I need some Cliff Notes
New York Times story about Dr. Horrible contains the following: "As a Web project, “Dr. Horrible” rates up there with R. Kelly’s 22-chapter musical melodrama “Trapped in the Closet,” with which it shares an over-the-top sensibility and a prominent gay subtext. (Mr. Fillion serenades his own muscles; Ms. Day sings to Mr. Harris, “So keep your head up, Billy ... buddy”)."
Huh? Gay subtext? And he didn't even quote the ""It's curtains for you, Dr. Horrible. Lacy, gently wafting curtains." Which, as long as we're arguing subtext, is all about prison rape.
The Captain Hammer serenade is obviously about his vanity -- no subtext needed, it's all text.
The Billy Buddy is slightly different, though it took a bit of work on my part so "prominent" is a vast overstatement. I'm assuming Mike Hale is equating "Billy Buddy" with Herman Melville's Billy Budd. Someone much more familiar with this than me makes the Melville comparison: "Dr. Horrible's Sing-Along Blog seems to reverse the roles a little, but stays true to the themes, of Billy Budd." Now if you Google Billy Budd homosexual, this does reveal a not insignificant amount of scholarship investigating the homosexual nature of Billy Budd. For example, Flesh in the Word: Billy Budd, Sailor, Compulsory Homosociality, and the Uses of Queer Desire. Quoted:
Melville's thesis in Billy Budd (and works like "The Paradise of Bachelors," "Bartleby," Moby Dick, and Pierre, as well) is that all-male worlds are always already doomed. In my view, Billy Budd is the culmination of Melville's ongoing critique of the homosocial--his bitterest and most unflinching assault on the compulsory fraternity of American life. For some, this will be a disquieting thesis--but I think that without a nuanced understanding of Melville's ongoing project, we cannot understand Melville's oeuvre. Because Billy Budd, determinedly constructed as a sexually inviolate and unavailable male, incites male utopia, we must consider the source--the source of his power, and his power as a source, for male utopia.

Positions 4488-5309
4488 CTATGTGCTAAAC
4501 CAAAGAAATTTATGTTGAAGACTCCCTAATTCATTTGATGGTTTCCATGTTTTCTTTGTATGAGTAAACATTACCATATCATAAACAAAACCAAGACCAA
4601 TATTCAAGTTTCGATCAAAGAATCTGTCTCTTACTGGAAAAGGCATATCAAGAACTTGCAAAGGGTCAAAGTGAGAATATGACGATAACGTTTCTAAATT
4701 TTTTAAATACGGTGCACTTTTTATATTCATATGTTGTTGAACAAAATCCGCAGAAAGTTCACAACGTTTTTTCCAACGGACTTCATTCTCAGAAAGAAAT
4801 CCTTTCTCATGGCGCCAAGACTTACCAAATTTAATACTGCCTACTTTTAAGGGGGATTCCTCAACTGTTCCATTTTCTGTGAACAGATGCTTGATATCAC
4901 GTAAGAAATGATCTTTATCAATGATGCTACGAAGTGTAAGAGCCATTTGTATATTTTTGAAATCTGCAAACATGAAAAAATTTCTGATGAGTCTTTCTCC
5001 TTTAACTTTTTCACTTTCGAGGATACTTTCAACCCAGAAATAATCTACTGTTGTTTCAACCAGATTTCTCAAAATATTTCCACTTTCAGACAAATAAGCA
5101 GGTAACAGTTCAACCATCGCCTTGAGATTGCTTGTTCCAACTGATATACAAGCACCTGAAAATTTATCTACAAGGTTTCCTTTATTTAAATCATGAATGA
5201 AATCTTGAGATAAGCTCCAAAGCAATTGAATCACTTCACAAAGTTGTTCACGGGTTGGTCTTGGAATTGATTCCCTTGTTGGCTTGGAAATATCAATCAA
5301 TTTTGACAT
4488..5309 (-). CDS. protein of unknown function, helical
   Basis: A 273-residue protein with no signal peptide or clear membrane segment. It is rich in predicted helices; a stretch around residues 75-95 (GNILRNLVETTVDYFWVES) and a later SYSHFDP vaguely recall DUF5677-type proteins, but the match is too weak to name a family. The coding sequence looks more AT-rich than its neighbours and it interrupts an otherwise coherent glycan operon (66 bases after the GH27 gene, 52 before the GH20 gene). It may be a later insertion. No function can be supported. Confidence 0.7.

Where does this leave us (me) with respect to Dr. Horrible? Looks like plenty of people discuss a gay subtext to Billy Budd. And though for pop culture, or even high culture, Melville isn't that prominent and Billy Budd less so, it's hard not to think Melville when Penny sings "Billy Buddy." But I'm still not seeing an argument for a gay subtext to Dr. Horrible and absent other examples, I'm more willing to back Strange Wind's argument.